Co-op Bank’s ethical investors fret over another £400m hole
Troubled bank says capital position is weaker than initially thought
Jim Armitage is the City editor of The Independent and London Evening Standard group of newspapers. He has been a reporter and editor for more than 20 years and was recently shortlisted for the Press Gazette financial journalist of the year and The Society of Editors financial journalist of the year awards. He contributes news, investigative reports and comment to the Independent titles plus a daily column in the Evening Standard.
Tuesday 25 March 2014
The stricken Co-op Bank has abandoned plans to float this year as it admitted it needs a further £400m just three months after raising £1.5bn to fill the hole in its accounts.
Hedge fund investors and the wider Co-operative Group, who bailed it out last time, must now decide whether they want to throw further cash at the loss-making bank.
Chief executive Niall Booker, who joined last June, said the Co-op had uncovered a further £400m of mis-selling PPI and interest rate-hedging products to customers, as well as technical breaches of the Consumer Credit Act and failure to manage properly those struggling to make their mortgage repayments. It now expects to have lost £1.2bn to £1.3bn last year.
Co-op Bank will turn to its shareholders – now largely consisting of the hedge funds and institutions which agreed to swap their bonds for equity last year – for the extra £400m.
If the Co-op Group decides it does not want to add to the £462m it has already given or pledged to the bank as part of the original bailout, its 30 per cent stake will be diluted even further, leaving the hedge fund investors owning a larger majority.
Co-op Group is itself in turmoil after the resignation of its chief executive, Euan Sutherland, this month, and the publication of Lord Myners’ excoriating review of its governance and management. It would need to put up more than £100m extra to maintain its shareholding at 30 per cent.
But if it decides not to, it would risk alienating further the ethical investors who have traditionally been attracted to the Co-op Bank’s previous co-operative ownership structure. Some charities began looking for alternative places to bank after the hedge funds became the majority shareholders.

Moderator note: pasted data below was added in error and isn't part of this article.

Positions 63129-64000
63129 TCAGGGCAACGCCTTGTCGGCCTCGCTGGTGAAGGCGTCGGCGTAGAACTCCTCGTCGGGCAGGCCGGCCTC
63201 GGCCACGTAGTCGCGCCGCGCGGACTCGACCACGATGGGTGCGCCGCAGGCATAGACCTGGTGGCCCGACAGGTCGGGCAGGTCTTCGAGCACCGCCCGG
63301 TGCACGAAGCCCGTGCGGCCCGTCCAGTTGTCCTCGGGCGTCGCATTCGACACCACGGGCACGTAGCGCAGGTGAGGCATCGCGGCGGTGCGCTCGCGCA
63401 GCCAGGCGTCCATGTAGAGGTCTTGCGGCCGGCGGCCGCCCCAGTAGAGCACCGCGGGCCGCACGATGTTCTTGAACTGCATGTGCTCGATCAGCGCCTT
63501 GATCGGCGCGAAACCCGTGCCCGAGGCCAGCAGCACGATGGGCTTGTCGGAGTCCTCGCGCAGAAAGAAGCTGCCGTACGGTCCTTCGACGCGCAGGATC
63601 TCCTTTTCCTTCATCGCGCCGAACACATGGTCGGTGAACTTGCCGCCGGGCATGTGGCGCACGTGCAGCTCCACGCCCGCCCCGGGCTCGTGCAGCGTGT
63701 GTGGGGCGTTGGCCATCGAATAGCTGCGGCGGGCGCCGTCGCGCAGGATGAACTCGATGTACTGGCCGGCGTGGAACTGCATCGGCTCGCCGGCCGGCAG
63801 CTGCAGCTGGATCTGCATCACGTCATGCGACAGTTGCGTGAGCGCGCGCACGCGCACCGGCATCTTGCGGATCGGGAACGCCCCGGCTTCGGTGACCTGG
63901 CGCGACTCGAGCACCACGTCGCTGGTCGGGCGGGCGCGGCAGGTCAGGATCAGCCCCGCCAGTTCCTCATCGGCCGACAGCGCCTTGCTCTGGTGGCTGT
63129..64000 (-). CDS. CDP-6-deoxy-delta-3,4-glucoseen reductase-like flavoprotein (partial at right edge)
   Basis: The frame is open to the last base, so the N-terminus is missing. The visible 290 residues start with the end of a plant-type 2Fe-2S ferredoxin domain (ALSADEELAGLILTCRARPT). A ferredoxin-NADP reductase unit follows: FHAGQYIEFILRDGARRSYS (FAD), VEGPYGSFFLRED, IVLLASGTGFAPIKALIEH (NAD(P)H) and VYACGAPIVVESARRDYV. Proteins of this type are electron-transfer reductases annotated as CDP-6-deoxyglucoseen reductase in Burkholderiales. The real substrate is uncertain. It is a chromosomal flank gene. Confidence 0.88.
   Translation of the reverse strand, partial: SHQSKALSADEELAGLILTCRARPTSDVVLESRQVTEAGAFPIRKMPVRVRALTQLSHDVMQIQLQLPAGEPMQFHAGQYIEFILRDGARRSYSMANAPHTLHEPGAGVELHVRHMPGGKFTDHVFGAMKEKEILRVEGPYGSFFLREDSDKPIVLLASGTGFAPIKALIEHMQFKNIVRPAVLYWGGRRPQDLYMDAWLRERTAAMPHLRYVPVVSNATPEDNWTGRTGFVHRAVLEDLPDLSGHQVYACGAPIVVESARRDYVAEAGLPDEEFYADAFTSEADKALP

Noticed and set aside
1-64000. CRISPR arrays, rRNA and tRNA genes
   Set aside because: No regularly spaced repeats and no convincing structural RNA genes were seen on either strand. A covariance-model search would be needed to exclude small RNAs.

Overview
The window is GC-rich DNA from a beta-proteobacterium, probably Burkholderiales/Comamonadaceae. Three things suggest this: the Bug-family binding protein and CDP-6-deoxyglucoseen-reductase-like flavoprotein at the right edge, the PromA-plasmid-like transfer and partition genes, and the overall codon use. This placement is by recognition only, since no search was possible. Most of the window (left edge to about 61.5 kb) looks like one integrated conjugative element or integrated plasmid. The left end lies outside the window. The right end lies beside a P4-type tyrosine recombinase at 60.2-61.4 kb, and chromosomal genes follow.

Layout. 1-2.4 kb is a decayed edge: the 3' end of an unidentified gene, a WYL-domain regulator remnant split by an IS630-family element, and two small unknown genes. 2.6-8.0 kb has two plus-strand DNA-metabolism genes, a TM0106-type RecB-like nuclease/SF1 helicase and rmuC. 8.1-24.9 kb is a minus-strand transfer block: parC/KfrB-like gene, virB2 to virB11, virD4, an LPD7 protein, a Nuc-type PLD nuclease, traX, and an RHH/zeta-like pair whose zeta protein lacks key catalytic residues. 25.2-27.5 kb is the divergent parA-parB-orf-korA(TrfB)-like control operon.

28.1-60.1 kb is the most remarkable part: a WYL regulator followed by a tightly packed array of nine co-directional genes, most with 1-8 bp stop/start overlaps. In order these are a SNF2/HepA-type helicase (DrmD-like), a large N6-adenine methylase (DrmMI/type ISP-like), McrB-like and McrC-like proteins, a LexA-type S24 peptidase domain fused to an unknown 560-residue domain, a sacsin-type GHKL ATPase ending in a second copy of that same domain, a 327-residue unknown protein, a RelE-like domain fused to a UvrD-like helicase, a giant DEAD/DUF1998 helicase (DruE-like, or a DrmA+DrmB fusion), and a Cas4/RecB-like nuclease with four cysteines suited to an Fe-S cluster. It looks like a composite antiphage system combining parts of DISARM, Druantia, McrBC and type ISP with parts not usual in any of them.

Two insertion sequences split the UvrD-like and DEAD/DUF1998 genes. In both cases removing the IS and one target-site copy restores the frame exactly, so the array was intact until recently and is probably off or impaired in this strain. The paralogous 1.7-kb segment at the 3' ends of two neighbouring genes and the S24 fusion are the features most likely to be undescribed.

Tim Jones, a spokesman for Jubilee Debt Campaign, an NGO which argues for better repayment terms for poor countries’ debts, said: “We were already in the process of finding a more ethical and viable financial option than the Co-op Bank. If the Co-operative Group’s share diminishes even further, we’re concerned the ethical principles will be put further at risk.”
Mr Booker said the extra costs had come to light since the bank completed its refinancing in December. He added that the cost of separating the bank from Co-op Group would be about £40m in 2013.
The effect of the extra £400m of losses will cut the bank’s key balance sheet ratio (core tier 1) from almost 9 per cent to 7.2 per cent, only just above the minimum 7 per cent required by regulators.
Co-op Bank confirmed yesterday it had cut 1,000 jobs out of its 10,000-strong workforce and closed 30 of its branches with a further 15 to go this year. In addition, it said savers had stuck with the bank, with retail deposits down only 1 per cent from £28.1bn to £27.9bn at the end of last year.
Mr Booker said the bank had seen some progress in its recovery plan.
Lord King has spoken out for the first time since stepping down nine months ago as Governor of the Bank of England to stress that he knew nothing of an alleged political stitch-up to sell Lloyds bank branches to the Co-op.
In a letter to the chairman of the Treasury Select Committee published yesterday, Lord King said he would have considered such a deal “improper conduct”. The City financier Lord Levene has claimed the bidding process for 631 Lloyds branches was conducted in “bad faith” because the Treasury was determined the Co-op should succeed. He said his own bid never stood a chance.
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